Sometimes, it’s precisely the Moment of Truth – the contemplation of marriation – wherein the distinction between levels of commitment start becoming more apparent. The UCP will often come up with excuses (to their partner, to themselves) for their hesitance. For my brother and I, it was about saving the money for a wedding ring. For Tony, it was about “the institution of marriage” (he was remarried – to his ex-wife, no less – within six months of his split with Julia). But as you contemplate it, and as the pressure increases, it can really grind away at you. In the comfort of a stable relationship, it can be easy to put it aside indefinitely until confronted with The Question (needing to ask it).

But once the asymmetrical commitment becomes apparent, if it’s not resolved quickly, I’m not sure I have ever seen it resolved in a happy manner. Or maybe I have, but only when it’s a very specific issue that needs to be confronted (such as whether to have children, or where to live) and the OCP bites the bullet. But it’s rare, and it’s fraught with peril. But the more that has been invested, the more difficult it can be to walk away. To admit failure. To absorb the sunk costs.

Which brings me to this next video:

In one sense, the video may come across as being on the opposite side as McArdle, if it’s tackling the same subject matter at all. The video advocates commitment-caution, whereas McArdle is talking about leaving due to insufficient commitment. Where the two tie together, though, is the degree of commitment prior to marriage. Taking on costs that, later, could be sunk. Erecting barriers to exit so that in the event that the relationship is not progressing as quickly as you need it to, you become reluctant to leave. Adding to the costs, both literal and opportunity. Sometimes money, always time.

It is often perceived that premarital cohabitation is a sensible intermediate step in between light courtship and marriage, but the statistics have never really bore that out. At best, controlling for as many factors as possible, it’s pretty much a wash. For every disastrous marriage averted by discovering the problems by living together or having a joint pet or joint bank account, there seems to be another case (or more than a case) of a couple who might have rightfully broken up but don’t because they’ve slid into the lock. Cohabitation seems to work not when it is used as a filter to marriage, but when it is between a couple that has already decided to get married and/or otherwise meet the criteria for a successful marriage (not too young, upbringing, etc.) And that doesn’t really account for cases like Julia and Tony, where perhaps divorce was averted but a significant amount of time was lost.

Every couple is different, of course. As the video points out, however, we can often back into commitments we don’t realize we’re making, or thinking that we’re making prudently because it’s Still Not Marriage. It’s an inconsistent caution.

Apart from the religious aspects, the legal aspects, and the romantic aspects, the crucial role I believe that marriage can play in our lives is forcing a degree of honesty about what our intentions are. Honesty with others, and honesty with ourselves. “Will you marry me?” may sound more romantic than “Are you willing to enter a formal entanglement that will make separation more difficult?” But the question is there whether we consciously dive in with a ring and an answer, or whether we go into the pool one step at a time until we are just about as wet.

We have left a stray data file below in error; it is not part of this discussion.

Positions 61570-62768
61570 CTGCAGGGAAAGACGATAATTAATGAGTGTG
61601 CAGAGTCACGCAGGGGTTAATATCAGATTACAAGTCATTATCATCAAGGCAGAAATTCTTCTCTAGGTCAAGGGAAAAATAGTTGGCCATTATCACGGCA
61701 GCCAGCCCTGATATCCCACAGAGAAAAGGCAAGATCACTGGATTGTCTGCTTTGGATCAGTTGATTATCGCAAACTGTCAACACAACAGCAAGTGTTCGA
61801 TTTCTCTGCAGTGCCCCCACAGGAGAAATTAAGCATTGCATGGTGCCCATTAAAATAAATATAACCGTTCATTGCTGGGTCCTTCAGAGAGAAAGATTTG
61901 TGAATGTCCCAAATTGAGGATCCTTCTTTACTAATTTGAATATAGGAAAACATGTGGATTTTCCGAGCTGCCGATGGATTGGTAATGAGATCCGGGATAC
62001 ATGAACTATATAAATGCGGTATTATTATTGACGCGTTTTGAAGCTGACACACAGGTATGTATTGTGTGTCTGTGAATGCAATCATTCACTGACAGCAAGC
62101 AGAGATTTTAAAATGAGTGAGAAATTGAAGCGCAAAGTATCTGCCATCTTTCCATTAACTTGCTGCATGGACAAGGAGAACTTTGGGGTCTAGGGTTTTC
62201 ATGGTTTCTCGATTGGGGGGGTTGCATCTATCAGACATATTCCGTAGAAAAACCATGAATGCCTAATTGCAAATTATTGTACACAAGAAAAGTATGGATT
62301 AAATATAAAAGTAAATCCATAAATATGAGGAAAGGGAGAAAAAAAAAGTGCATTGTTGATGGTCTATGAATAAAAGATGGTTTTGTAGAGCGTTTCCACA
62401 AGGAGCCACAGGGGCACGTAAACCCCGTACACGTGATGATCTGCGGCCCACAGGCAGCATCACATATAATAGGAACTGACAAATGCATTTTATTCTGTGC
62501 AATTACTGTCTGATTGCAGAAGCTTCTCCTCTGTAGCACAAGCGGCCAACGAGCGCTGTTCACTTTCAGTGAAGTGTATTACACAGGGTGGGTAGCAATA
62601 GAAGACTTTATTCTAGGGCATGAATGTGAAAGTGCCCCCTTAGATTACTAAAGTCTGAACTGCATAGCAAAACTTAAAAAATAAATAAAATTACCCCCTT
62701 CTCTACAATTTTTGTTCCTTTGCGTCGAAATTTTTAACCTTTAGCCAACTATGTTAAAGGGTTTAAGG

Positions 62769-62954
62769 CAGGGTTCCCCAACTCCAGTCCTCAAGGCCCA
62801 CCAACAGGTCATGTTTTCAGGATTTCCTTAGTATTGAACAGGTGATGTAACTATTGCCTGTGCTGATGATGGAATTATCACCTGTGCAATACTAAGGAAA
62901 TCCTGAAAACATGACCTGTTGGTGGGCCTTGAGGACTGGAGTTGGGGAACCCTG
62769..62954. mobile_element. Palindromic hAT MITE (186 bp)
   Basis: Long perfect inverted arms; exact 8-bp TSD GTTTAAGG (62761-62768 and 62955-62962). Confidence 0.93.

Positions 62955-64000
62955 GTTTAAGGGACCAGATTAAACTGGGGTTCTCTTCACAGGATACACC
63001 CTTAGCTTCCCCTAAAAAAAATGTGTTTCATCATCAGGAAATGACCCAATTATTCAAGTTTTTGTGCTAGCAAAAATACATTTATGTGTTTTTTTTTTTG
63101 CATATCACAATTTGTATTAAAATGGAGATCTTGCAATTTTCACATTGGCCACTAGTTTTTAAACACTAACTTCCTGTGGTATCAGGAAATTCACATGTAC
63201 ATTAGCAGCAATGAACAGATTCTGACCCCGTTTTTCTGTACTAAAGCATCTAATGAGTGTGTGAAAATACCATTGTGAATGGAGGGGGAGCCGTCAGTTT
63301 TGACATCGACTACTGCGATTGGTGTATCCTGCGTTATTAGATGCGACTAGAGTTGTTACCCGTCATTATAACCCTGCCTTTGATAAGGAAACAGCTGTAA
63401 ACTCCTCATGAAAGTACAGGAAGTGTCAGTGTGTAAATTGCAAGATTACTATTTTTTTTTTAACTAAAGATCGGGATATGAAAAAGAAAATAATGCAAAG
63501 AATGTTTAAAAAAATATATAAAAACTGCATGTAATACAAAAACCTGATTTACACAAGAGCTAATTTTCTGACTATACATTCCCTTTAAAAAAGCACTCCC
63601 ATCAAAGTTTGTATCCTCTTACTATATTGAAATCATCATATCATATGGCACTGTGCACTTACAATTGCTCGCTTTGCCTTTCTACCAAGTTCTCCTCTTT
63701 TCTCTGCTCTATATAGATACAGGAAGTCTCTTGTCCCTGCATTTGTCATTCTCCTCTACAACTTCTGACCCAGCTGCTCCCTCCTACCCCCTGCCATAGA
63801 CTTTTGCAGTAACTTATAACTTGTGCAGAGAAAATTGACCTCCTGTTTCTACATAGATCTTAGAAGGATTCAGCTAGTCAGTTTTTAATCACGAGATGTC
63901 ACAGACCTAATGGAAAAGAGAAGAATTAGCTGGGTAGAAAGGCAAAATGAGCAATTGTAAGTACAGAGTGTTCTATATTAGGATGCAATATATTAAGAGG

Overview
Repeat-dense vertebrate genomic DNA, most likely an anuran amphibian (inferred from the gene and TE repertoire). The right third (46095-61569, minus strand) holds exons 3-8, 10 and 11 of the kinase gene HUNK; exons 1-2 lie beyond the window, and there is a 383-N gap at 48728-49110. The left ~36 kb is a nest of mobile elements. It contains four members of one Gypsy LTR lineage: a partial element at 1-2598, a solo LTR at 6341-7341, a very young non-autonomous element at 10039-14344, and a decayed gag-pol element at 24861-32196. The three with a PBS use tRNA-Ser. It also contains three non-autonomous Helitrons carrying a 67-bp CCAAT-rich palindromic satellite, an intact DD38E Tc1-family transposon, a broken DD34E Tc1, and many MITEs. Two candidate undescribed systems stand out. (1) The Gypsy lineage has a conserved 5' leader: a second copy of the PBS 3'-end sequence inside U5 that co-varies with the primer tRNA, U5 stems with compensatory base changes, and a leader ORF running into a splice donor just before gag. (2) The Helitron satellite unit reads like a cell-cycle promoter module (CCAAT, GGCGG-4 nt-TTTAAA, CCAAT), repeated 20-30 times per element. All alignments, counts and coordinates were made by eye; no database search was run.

Marriage or no marriage, it’s extremely important to recognize what, specifically, you are after in a relationship. If it’s just to have fun and bide your time until later in life when you’re ready to get married, that’s cool. But if it’s marriage you have in mind, or it’s marriage that your partner has in mind, it’s quite important in my view to keep your eye on the ball. To be able to ask yourself, and them, if it’s not happening why it is not happening. In terms of commitment, there’s no substitute for marriage. And in its unwelcome absence, that empty space should be scrutinized.


Category: Coffeehouse

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6 Responses to Move On, Sister

  1. Mike Hunt Ray Rice says:

    1) I’m surprised you cross-posted this over there; it has HC written all over it.

    2) The biggest advice I would give to women regarding this matter is to stop committing so early. Until he proposes, you should date other men, and let your boyfriend know about it.

    • trumwill says:

      1) Until Over There gets an uptick in content, I’m more freely going to put Hit Coffee posts (and yeah, this is definitely a HC post) over there when they meet a certain threshold. (Wednesday will be a post on university names based on last week’s conversation. I go back and forth on whether or not that will make it over.)

      2) I was pretty allergic to non-monogamous relationships when I was younger. A woman who took that stance with me… well, it wouldn’t last long with her. Open dating has its place, but there is a pretty huge gap between the end of dating other people and proposing, time wise.

  2. Mr. Blue says:

    Didn’t you meet Clancy and decide to move across the country in the matter of days? How’s that for “erecting barriers to exit”?